What do the Common Core Standards Really Say?

Annie TeichBoth North Carolina and Missouri are spending this week in review of the Common Core standards. The state governors have asked for recommendations from special panels of politically appointed task force members and public educators. The standards were approved by state departments of education and have been in place for several years in both states. However, enough controversy has arisen over the standards that the governors have hit the pause button to reconsider their adoption.

Meanwhile in Tennessee, where they have also been using the standards for several years, 56% of the 27,000 teachers now want to opt out compared to 35% last year.

So what is actually happening here? Are the facts about the Common Core clearly understood by parents and educators? Are politicians making legitimate claims against the standards? Or are they playing a cynical political game? Since this affects our students and the future of our country, we should be clear on what is happening.

It seems that at least part of the problem is a mischaracterization of the Common Core as a “curriculum.” In Wisconsin, another state whose governor is advocating pull-back from the standards, educator Kately Crabb spoke in defense of the Common Core last week.

“Simply put, they are just a list of skills students will need by the time they move on from each grade,” Crabb said. “They are not lesson plans or homework assignments. Those are curriculum programs or teacher-created aspects of education.”

Some parents and educators criticize the standards as unnecessarily tough. However, Fond du Lac superintendent Aaron Sadoff argues that although some of the goals of Common Core are challenging to students, it is important to raise the bar for student achievement.[1]

Perhaps this is a good place to remember that the reasons the standards were created in the first place by the National Governors’ Association was to improve the caliber of career-ready workers and to help the United States compete more equitably in a global economy.

In the same article, another Wisconsin educator, elementary special education teacher Nicole Schubert, notes that one of the positive changes in standards requires students to synthesize information instead of memorizing it.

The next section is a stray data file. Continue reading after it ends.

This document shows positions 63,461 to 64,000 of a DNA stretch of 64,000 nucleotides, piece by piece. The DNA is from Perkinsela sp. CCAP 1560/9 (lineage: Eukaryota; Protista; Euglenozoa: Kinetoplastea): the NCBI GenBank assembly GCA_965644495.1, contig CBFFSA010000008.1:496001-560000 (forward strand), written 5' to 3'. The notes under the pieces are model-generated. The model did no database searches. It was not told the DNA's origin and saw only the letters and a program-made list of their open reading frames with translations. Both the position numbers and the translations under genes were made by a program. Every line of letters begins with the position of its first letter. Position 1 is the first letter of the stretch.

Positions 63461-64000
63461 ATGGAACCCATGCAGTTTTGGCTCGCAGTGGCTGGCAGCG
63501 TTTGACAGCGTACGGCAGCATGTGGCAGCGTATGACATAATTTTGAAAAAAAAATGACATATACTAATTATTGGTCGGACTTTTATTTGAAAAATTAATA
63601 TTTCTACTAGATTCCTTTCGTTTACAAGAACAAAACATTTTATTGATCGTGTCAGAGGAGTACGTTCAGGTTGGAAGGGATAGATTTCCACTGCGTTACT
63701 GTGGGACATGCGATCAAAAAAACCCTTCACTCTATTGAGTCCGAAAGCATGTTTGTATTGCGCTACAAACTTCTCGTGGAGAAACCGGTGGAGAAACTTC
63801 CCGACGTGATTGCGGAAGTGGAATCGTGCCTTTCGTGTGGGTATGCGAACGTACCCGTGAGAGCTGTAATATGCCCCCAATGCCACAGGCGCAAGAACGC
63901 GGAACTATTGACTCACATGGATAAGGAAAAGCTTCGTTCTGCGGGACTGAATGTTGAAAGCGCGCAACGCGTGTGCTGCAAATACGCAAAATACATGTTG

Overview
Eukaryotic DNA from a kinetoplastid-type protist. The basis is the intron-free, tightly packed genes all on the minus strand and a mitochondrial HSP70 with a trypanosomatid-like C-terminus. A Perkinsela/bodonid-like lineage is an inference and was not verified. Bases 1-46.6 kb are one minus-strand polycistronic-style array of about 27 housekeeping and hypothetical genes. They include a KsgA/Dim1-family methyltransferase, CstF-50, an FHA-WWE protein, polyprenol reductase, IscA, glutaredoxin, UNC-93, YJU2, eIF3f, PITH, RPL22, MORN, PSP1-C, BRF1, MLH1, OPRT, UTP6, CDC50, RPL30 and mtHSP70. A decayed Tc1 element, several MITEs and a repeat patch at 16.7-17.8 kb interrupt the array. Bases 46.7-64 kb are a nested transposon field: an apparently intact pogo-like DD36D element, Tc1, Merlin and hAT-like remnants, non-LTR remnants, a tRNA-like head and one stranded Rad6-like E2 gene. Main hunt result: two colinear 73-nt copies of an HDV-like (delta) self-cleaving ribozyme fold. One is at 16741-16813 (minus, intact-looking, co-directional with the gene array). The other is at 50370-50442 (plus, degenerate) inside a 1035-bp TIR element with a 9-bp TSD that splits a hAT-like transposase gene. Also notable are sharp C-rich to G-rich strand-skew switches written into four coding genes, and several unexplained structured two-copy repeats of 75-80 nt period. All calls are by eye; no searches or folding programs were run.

“They [Common Core Standards] also roll over into life skills and post-secondary occupational skills that include perseverance, precision, reasoning abstractly and constructing arguments,” Schubert said.

Clearly, there are many educators who support the new standards.

It is likely that some of the bad press the standards are receiving is a result of a misunderstanding of their role as a list of skills to be achieved rather than a curriculum to be delivered. The choice of the actual curriculum is still left to school officials and educators, clearly refuting the charge that the Common Core is a federally mandated curriculum.

However, there is one area of legitimate concern and that in the area of testing, which is a legacy from the No Child Left Behind Legislation (NCLB). Although NCLB was successful in highlighting the inequity of learning outcomes in some schools, the standardized testing mania it created has been mostly ineffective and polarizing. The fear that the Common Core Standards will continue to support and promote a testing culture is well founded.

We will address the issues around the testing culture in the next article on Common Core.

Do you agree or disagree? Please share what you are seeing and hearing about the push back on Common Core.

You can find additional articles on Common Core here, here, and here.

[1] Roznik, Sharon. “Common Core Changes Approach to Education in NFDL,” FDL Reporter.com